Marriott Eyes A Future Filled With Modular Hotels

When you’re the world’s largest lodging company and you’ve promised to open a new hotel every 14 hours for the next three years, time is certainly a factor in keeping your projects on track.

In order to keep projects speeding along, Marriott Hotels International is diving deep into a new business strategy, modular hotels.
“Construction is the next frontier for innovation, and modular is leading the way,” said Eric Jacobs, Marriott International’s Chief Development Officer of Select Brands, North America.

In December, the company opened its first factory-built property in North America, the 97-room Folsom Fairfield Inn & Suites in Folsom, California. For the project, Marriott partnered with Boise-based Guerdo, who pre-produced fully furnished rooms, including beds, desks and toilets, and transported those units to Folsom to be stacked into a final hotel product. After the units were stacked, construction crews completed the finishing work, including as installing electrical and plumbing.

While this is the first of its kind for the brand, Marriott has four similar projects under construction throughout the country, all of which are expected to open later this year. Because modular hotels require less time to build, hotel construction could eventually be whittled down to six months, start to finish, as opposed to the average 20 months it now takes to complete a project of this type. Which ultimately means a faster road to earnings for Marriott’s owner partners.

“By working with our pre-approved modular partners, owners can open hotels faster, put associates to work earlier and generate revenues sooner,” said Jacobs. “It’s another example of Marriott’s focus on optimizing our partners’ return on investment.”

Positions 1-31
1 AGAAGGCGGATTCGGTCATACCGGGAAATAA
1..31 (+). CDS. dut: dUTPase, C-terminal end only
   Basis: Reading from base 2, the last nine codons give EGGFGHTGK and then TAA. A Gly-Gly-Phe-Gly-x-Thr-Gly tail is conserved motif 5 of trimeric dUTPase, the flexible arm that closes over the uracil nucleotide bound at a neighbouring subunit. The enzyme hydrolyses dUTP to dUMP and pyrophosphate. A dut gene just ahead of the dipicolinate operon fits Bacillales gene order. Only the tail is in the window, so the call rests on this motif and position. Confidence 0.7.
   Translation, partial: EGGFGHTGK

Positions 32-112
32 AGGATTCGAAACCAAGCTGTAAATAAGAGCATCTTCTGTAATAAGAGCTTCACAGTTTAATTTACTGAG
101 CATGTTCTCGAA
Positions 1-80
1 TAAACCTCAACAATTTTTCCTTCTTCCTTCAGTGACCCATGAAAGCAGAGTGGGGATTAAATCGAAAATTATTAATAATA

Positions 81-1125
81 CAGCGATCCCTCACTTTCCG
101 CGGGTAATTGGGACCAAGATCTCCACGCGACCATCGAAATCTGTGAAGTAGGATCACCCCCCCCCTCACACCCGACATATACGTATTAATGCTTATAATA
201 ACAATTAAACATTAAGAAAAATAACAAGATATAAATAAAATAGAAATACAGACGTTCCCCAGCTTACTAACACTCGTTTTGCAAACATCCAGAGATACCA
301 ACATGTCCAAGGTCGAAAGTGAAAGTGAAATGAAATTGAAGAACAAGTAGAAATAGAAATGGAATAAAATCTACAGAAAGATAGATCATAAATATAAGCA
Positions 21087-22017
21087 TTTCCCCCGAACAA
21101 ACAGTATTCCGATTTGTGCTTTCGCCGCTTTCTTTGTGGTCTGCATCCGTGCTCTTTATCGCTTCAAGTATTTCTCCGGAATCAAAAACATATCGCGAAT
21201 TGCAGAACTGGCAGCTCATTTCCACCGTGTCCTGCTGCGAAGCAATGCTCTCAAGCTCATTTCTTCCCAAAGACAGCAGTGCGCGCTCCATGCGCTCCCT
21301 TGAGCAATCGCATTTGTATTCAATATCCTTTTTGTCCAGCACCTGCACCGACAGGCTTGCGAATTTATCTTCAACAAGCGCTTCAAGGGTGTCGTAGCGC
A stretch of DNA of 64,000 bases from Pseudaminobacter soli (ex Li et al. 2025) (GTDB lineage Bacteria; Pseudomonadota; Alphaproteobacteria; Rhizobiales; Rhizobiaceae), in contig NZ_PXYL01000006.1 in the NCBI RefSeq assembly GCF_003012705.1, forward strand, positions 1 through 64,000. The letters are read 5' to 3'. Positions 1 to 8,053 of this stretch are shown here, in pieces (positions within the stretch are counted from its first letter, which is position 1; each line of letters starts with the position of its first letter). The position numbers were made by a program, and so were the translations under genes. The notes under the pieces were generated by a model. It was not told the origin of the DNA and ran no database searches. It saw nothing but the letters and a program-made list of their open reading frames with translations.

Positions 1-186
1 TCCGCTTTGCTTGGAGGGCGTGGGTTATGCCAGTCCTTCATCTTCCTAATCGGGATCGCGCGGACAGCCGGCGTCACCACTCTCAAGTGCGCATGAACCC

Although modular construction in hotels hasn’t yet caught on in North America, Marriott says that construction demand in the U.S. is quickly outpacing the availability of skilled workers, which is helping drive awareness of modular alternatives.
According to Fast Company, there are currently about 150,000 unfilled construction jobs in the U.S.

We believe the modular process will be a game changer for our valued development partners, especially during a time when labor shortages can be a challenge to timely openings,” said Karim Khalifa, Marriott International’s Senior Vice President of Global Design Strategies. “As modular construction gains popularity and acceptance in the hotel industry, costs can also decrease over time.”
Marriott is so sure its modular strategy will be a success, it says it is planning to sign 50 new hotel deals throughout North America this year that will incorporate prefabricated guest rooms or bathrooms. That number would account for more than 10 percent of Marriott’s entire Select Brand signings for the year.
Source:, 14 May 2017

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